While following a link in a comment thread at Slacktivist, I ran across a post by writer Kit Whitfield on her blog about plausibility in fictional worlds, and it got me thinking about a major reason I do not find the Star Wars movies (which I saw again over the holiday weekend) nearly as interesting as I did when I was seventeen. Bear with me -- I am pretty sure my gripes are not in the least new or novel.

A major source of my discontent can be clearly seen in one scene in "A New Hope" (what we oldtimers simply called Star Wars). Luke and Leia are on board the Millennium Falcon, having escaped from the Death Star and Leia comforts Luke over the loss of Obi-Wan.

Note: not over the brutal murders of the people who had raised him since he was an infant. Other than a stoic turning away, not once do we see him mourn for them. But he's devastated (or at least as grief-stricken as anyone is allowed to become in the Star Wars universe) over a man whom he met for the first time a few days earlier .

And she comforts him -- when her grief, which we never see either, should be at least as significant as his: her family, friends, home, hell, her planet have been reduced to a pile of interstellar rubble. Other than a brief moment after their destruction, we never see any significant moment of loss or pain on her part.

Another moment: after the destruction of the Death Star, nothing is shown but jubilation, not concern or pain for those who have been lost. It might almost be the aftermath of a galactic football game.

There is little psychological reality here. People don't act like that -- they mourn the loss of those they love. Or maybe they don't in that galaxy far, far away: what is psychological reality there may be very different from what it is here. Which would be fine, except that we are asked to buy into their plight at all times, to identify with them as heroes. How can we do that unless we embrace their vision of reality, psychological or otherwise?

A reality in which the only people* who seem to count are warriors, and people are not mourned unless they are Jedi Knights** is not one I find particularly interesting.***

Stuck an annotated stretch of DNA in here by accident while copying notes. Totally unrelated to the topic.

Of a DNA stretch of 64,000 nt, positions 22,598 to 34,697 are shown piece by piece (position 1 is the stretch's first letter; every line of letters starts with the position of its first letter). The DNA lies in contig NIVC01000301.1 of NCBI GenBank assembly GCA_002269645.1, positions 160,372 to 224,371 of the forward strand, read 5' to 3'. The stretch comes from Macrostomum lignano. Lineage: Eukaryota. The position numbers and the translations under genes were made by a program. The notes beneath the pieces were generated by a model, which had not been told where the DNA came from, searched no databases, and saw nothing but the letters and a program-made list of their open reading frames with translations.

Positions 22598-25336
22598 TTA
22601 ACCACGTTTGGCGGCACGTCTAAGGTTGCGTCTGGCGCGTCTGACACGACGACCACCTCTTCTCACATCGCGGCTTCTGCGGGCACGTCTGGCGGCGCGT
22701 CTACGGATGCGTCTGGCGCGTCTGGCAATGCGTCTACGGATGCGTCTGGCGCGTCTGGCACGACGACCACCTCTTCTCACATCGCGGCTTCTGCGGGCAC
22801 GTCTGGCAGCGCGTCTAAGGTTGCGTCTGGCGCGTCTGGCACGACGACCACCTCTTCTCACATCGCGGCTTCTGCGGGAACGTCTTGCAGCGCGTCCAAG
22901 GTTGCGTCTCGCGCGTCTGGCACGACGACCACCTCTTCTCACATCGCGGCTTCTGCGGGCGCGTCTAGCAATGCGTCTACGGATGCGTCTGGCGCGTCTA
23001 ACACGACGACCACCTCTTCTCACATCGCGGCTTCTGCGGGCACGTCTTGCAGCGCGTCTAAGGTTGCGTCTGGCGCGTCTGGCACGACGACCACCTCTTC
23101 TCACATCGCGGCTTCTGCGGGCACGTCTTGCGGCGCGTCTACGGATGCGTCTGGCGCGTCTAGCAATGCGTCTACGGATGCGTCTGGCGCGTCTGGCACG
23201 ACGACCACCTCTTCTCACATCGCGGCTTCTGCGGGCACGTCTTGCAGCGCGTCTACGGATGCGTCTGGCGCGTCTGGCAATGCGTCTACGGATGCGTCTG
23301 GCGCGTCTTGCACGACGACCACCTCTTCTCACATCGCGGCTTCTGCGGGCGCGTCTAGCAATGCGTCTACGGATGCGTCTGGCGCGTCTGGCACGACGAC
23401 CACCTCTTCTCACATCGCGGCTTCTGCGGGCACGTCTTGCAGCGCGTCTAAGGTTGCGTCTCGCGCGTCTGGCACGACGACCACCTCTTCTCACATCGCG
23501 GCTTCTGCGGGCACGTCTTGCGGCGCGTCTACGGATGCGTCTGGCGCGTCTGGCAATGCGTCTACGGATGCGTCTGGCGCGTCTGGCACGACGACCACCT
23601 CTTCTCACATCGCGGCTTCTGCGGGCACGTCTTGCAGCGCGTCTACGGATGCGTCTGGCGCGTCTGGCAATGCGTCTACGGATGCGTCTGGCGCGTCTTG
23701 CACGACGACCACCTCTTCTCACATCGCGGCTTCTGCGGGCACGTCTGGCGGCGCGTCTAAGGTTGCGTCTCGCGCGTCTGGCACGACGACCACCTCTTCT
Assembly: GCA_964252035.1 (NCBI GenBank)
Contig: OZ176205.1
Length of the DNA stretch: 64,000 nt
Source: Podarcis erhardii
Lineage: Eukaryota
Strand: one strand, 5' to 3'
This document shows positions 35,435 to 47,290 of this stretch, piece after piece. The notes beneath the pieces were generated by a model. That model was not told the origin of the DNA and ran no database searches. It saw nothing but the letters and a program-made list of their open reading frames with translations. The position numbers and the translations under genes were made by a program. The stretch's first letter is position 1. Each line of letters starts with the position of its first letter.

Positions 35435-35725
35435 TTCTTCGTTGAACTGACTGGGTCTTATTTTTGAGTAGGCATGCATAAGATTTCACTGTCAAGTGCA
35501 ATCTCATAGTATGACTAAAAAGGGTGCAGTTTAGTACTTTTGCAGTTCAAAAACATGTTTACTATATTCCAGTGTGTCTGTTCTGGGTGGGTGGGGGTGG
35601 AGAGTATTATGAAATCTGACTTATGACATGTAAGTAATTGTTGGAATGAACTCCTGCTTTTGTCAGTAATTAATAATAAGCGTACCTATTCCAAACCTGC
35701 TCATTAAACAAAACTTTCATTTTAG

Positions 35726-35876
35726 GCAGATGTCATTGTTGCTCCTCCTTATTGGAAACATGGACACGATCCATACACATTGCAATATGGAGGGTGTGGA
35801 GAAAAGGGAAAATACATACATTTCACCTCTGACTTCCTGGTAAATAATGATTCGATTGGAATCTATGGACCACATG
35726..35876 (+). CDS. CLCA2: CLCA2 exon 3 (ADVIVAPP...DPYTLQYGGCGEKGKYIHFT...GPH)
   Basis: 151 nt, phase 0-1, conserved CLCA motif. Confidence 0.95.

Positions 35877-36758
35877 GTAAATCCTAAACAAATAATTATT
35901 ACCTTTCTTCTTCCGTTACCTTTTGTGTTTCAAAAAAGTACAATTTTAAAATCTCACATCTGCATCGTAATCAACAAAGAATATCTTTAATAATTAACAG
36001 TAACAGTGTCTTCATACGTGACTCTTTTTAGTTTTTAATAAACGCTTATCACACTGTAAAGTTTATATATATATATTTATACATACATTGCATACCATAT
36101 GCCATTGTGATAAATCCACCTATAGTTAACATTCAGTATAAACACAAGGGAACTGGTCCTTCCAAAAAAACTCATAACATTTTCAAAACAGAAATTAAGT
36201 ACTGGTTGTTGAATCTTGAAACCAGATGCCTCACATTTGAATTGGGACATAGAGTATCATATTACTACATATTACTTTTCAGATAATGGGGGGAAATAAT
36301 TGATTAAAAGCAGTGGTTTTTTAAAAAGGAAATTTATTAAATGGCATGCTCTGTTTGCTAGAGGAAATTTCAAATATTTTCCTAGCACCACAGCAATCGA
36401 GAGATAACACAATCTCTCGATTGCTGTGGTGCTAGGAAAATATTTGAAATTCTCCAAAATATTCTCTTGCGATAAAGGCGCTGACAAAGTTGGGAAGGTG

*or sentient aliens who seem to act like people, e.g., the ewoks.

**Yes, I know Anakin mourned his mother: he reacted by killing all the sandpeople in the camp, which was shown as a sign of how close he was to being driven to the Dark Side. Also, it was a slightly -- only slightly -- more psychologically nuanced universe is Episodes I, II, III, even though the dialogue was far clunkier.

*** A lot of action movies I have seen have similar issues to this, which may be why I don't like them -- Iron Man excepted.

From: [identity profile] anotheranon.livejournal.com

Now that you mention it, Leia's stoicism is remarkable - upon arriving on Yavin IV she immediately tells the general that they "don't have time for their sorrows" or some such. Unrealistic plot hole you can drive a truck through...

I say this as someone who loves the original Star Wars too...

From: [identity profile] patgreene.livejournal.com

I hated it when she said that -- it made her sound so callous.

From: [identity profile] wordweaverlynn.livejournal.com

I definitely agree. One reason I can watch Pulp Fiction despite the violence is that the movie gives violence its due moral weight. But when the "good guys" are blasting people right and left with no apparent remorse, I have a hard time seeing them as good.
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From: [identity profile] aquaeri.livejournal.com

I can't even begin to think of the characters in Star Wars as real enough people to notice issues like that. It's a mythological tale, to me.


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